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  15. Another wonderful post filled with delicious food pictures and breath taking scenery – you make me more and more excited for visiting the delights of Japan one day 😀

    Cheers
    Choc Chip Uru

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  16. ava-j

    Our friends, who are american missionaries in Japan, just visited us in the Philippines and their stories about Japan had us yearning to visit them one day soon. Their stories about the Onsen were very intriguing, especially to my husband who, as a judo practitioner loves soaking in hot-springs to soothe his aches! You are so lucky to have come from such a wonderful people and culture. We cannot wait to visit Japan ourselves. P.s. I’ve been pinning your posts onto my Japan board too. hugs! :)

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  17. You’re a wonderful tour guide Nami! I love all the pictures and how you include all the details. And your kids are adorable. There is so much food and the presentation is gorgeous. Thank you so much for sharing your trip and for the giveaway.

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  18. Thanks for sharing this marvelous excursion with us! Mt. Fuji is truly breathtaking…and I love how your sweet daughter dealt with the smell of the hot springs :) PS…the food looks fabulous!!!

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  19. Heather @ Cookbooks & Pattycakes

    What a lovely post Nami! We visited Hakone in late 2010 and we loved it, although we did it as a day trip from Tokyo with our Japanese friends. They took us to the Yunessan Spa as they thought our kids would enjoy it more…it was great fun, but hopefully next time they’ll be behaved enough to visit an onsen. That kaiseki meal looks amazing!
    We also ate many black eggs – the photo in my profile is at Owakudani! We had terrible weather that day and didn’t see Mt Fuji once, unfortunately. It looked like you had great weather, and your kids looked like they had such fun…thanks for a great post 😉 Heather

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  20. Thanks for this post, brings back lovely memories of the trip my family made to Hakone back in 2010. I remember that we had the best tasting milk at the little store in Owakudani :)

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  21. What a wonderful visit to that ryoken. Definitely where I want to go. And that food, Nami – works of art. Just beautiful, I couldn’t stop looking at them. Great pic of Fuji as well. My son can just see the mountain from his flat, so they are very lucky. Love seeing the kids again too! They look so angelic.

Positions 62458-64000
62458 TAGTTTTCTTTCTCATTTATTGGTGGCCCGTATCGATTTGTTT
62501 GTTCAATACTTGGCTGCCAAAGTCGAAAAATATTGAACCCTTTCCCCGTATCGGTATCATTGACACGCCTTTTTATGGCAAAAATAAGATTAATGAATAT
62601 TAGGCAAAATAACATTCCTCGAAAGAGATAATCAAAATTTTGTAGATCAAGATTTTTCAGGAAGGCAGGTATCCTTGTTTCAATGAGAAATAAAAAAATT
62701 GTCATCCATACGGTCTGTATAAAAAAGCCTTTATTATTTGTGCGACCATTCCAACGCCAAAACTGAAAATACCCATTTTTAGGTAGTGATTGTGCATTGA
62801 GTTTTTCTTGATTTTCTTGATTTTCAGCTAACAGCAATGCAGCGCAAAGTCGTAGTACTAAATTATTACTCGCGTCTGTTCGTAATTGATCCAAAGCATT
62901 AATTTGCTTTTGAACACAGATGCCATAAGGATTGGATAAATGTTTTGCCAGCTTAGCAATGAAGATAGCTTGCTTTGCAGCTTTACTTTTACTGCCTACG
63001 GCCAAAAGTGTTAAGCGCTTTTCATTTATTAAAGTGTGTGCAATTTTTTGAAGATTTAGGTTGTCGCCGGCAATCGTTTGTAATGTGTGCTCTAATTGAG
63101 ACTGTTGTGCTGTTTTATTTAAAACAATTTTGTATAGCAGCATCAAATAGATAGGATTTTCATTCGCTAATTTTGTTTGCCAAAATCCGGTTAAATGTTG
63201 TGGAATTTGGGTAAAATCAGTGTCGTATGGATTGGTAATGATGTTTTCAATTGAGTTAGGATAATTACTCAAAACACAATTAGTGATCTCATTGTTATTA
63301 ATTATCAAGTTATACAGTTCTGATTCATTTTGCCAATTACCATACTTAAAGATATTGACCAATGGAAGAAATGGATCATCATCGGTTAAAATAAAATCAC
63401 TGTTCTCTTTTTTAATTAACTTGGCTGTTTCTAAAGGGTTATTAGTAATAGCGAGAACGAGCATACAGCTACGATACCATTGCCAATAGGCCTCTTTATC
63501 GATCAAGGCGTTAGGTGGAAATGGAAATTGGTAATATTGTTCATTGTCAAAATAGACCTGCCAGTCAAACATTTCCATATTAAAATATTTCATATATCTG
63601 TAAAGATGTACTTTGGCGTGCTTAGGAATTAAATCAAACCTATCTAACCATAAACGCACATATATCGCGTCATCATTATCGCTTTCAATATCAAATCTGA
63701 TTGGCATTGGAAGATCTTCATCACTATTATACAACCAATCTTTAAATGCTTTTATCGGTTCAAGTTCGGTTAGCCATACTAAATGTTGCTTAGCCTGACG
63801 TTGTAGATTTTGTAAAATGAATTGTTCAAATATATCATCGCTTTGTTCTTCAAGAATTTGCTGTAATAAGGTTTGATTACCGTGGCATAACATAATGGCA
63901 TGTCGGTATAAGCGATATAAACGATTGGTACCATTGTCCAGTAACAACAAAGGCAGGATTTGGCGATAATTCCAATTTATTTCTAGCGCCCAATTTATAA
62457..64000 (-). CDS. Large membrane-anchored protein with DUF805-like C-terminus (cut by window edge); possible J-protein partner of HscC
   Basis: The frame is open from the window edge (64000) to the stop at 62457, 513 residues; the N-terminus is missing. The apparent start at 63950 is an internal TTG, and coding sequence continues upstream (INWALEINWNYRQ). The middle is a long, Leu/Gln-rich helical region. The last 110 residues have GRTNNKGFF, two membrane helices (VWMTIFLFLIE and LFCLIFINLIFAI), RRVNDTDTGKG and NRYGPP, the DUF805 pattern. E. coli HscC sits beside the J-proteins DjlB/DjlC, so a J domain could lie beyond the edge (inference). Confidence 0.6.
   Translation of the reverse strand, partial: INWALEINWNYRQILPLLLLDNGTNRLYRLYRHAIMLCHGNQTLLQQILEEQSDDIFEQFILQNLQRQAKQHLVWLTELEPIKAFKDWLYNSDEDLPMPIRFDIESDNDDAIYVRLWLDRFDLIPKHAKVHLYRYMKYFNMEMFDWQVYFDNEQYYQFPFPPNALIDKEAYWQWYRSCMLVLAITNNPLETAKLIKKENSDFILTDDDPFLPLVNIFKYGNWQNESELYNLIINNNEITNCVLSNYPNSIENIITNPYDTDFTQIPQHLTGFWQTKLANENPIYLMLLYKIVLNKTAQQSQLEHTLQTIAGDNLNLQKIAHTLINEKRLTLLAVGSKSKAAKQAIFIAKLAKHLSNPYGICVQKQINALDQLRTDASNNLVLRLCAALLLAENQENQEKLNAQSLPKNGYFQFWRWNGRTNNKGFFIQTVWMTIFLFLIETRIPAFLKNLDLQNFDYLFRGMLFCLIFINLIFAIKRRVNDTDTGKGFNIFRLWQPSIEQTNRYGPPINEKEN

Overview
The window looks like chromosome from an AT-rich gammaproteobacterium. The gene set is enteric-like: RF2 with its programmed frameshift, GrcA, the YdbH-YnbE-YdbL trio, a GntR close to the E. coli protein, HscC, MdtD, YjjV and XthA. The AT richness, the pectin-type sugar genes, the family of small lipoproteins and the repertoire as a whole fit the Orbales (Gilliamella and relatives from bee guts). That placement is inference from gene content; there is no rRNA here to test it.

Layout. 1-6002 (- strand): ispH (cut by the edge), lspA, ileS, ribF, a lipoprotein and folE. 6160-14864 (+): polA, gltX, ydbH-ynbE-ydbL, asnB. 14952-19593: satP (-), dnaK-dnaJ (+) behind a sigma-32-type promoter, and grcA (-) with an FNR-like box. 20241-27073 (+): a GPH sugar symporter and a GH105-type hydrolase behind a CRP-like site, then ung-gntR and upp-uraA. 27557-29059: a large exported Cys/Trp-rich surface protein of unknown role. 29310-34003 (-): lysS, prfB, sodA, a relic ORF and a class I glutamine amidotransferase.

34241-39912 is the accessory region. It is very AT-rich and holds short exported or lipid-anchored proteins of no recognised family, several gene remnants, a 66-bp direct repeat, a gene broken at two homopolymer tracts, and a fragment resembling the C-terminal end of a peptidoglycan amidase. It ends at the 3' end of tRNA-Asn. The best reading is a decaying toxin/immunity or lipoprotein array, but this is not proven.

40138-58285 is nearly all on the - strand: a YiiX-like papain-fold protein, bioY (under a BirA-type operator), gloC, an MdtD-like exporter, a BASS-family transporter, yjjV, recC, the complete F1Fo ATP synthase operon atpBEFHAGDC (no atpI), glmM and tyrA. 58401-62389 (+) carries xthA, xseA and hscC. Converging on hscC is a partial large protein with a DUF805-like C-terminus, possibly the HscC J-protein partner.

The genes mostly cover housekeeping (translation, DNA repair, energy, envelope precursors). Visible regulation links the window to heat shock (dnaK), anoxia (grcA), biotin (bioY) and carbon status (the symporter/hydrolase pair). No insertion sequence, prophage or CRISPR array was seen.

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  22. Kuan Chiu Yin

    Nami, i am so looking forward to go for a tour in Japan! I like the weather, environment and most importantly the mouth watering food! By the way, how is the taste of the black egg? Like century egg?
    Kit kat has more than 100 flavours in Japan, wow, is amazing! Thanks for your sharing =)

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  23. Lee G

    Hi Nami! I lived in Japan for 6 years. I can certainly understand your love this your country. I miss it so much myself! Thank you for sharing your trip with us. I can’t wait to see more!!!

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  24. April

    I love your blog. You have the most fantastic adventures. I never knew there was a Thomas Land in Japan. And the food you post always looks delicious!

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  25. April

    I also “like” you on FB. I’m hoping some of my friends will enjoy your adventures just as much as I do! :-)

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  26. Charlie

    OH Jordan!

    I would love to win these chocolate bars!

    I hope I qualify. I live in Canada.

    The sulphur cooked eggs, do they taste like sulphur?

    Have a Joyful Day :~D

    Charlie

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  27. Nami, I love learning more and more about Japan!! The ryokans sound amazing and luxurious! I love the picture of your daughter holding her nose over those eggs… too funny! I loved the pictures of Mount Fuji, the Japanese amusement park, and so much more… what a wondrous adventure. :)

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  28. Have I already said my sister is going to Japan 2 weeks from now? Between your descriptions and her actually going I feel like jumping on the first plane there!

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  29. Anna

    Thank you so much for this great blog – I love reading about the trip and I read it with my co-worker that is here for a year from japan!

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  30. Candice

    Hi Nami! Thank you again for sharing another great post. By the time you post out your last entry of your Japan trip, I’ll probably have to do less research when I make a trip out to visit Japan. hehe! =)

    I love all the beautiful photographs you shared. The one I loved most most was your daughter pinching her nose. It was so cute! By the way, what do those hard boiled eggs taste like? It looks like the Chinese 1000 year old egg.

    Lastly, thank you for doing this wonderful giveaway. I love Kit Kat and love trying all the different flavors offered. So far the flavors I’ve tried are HK Milk Tea, Green Tea, and Raspberry. I wish I was able to find more unique flavors here in California.